Did you know that the three-leafed shamrock is used as a symbol of Ireland? However, shamrocks are not a specific species of plant. In 1893 and 1988 botanists sent out a survey asking people from all over Ireland to mail in examples of what they thought was a ‘shamrock’. The botanists studied and identified the plant samples that were sent in. In both surveys the top five plants that were identified as a ‘shamrock’ were the lesser clover, white clover, red clover, black medick, and wood sorrel.
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The word shamrock comes from the Irish (Gaelic) word, seamair óg or seamróg, meaning ‘young clover’ or ‘summer plant’.
In the survey, all the types of plants that were sent in were from species commonly found in Europe, contradicting the widespread belief that shamrocks are a distinctive and unique plant that only grows in Ireland.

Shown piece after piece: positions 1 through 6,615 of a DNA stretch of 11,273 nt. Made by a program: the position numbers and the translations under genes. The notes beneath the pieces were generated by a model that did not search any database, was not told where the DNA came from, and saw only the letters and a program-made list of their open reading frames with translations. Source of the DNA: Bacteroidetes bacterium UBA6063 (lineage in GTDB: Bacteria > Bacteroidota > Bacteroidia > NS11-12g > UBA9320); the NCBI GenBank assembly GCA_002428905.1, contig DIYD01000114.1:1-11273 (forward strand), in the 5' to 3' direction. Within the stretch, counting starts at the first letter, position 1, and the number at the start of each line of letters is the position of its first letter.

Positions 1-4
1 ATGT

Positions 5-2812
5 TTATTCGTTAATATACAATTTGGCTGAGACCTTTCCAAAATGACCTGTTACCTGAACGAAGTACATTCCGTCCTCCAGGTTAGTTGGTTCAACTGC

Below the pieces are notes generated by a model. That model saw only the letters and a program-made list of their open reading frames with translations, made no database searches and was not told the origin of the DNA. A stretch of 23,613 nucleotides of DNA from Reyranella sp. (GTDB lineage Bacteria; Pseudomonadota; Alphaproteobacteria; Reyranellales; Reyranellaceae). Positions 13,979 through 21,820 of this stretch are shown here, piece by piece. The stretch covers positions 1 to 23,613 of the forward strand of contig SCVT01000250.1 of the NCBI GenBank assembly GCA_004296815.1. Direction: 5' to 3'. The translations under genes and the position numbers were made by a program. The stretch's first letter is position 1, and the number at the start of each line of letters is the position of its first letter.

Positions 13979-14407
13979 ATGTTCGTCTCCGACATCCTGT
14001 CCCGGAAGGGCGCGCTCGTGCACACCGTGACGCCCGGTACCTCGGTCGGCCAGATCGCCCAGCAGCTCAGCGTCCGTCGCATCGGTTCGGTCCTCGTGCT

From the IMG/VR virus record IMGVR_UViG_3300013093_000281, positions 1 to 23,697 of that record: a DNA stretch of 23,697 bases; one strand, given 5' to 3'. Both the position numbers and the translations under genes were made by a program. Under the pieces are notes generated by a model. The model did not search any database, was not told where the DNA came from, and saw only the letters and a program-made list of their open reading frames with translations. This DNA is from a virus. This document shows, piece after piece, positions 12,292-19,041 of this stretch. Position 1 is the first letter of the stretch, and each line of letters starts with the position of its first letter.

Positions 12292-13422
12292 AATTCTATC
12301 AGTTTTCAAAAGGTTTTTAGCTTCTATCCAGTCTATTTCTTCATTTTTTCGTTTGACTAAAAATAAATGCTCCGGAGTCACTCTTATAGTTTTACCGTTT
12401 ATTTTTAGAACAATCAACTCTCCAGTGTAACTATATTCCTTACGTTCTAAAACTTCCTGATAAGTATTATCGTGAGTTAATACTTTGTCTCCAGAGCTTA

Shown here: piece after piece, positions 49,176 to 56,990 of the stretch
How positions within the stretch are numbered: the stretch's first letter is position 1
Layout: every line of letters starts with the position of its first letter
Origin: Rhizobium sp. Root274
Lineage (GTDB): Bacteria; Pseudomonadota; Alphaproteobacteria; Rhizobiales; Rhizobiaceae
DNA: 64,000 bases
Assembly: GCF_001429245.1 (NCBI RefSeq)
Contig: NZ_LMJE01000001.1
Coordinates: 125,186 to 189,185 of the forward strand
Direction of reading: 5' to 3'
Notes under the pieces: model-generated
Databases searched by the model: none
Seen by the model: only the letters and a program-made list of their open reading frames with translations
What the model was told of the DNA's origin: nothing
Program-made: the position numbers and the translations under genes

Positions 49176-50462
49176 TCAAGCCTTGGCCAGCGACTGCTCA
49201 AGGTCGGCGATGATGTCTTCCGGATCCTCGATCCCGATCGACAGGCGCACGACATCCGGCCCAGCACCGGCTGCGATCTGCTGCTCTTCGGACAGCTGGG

The first use of the word ‘shamrock’ in English literature appears in 1571 when Edmund Campion mentions “Shamrotes (shamrock), watercresses, rootes, and other herbes they feed upon”. This may be part of the confusion between shamrocks, clover, and wood sorrel. The words in Gaelic for clover and wood sorrel are similar: seamróg (young clover) and seamsóg (wood sorrel). While clover is not consumed as a food source, wood sorrel is.
The connection between St. Patrick and the shamrock starts to appear in literature around the 1670’s.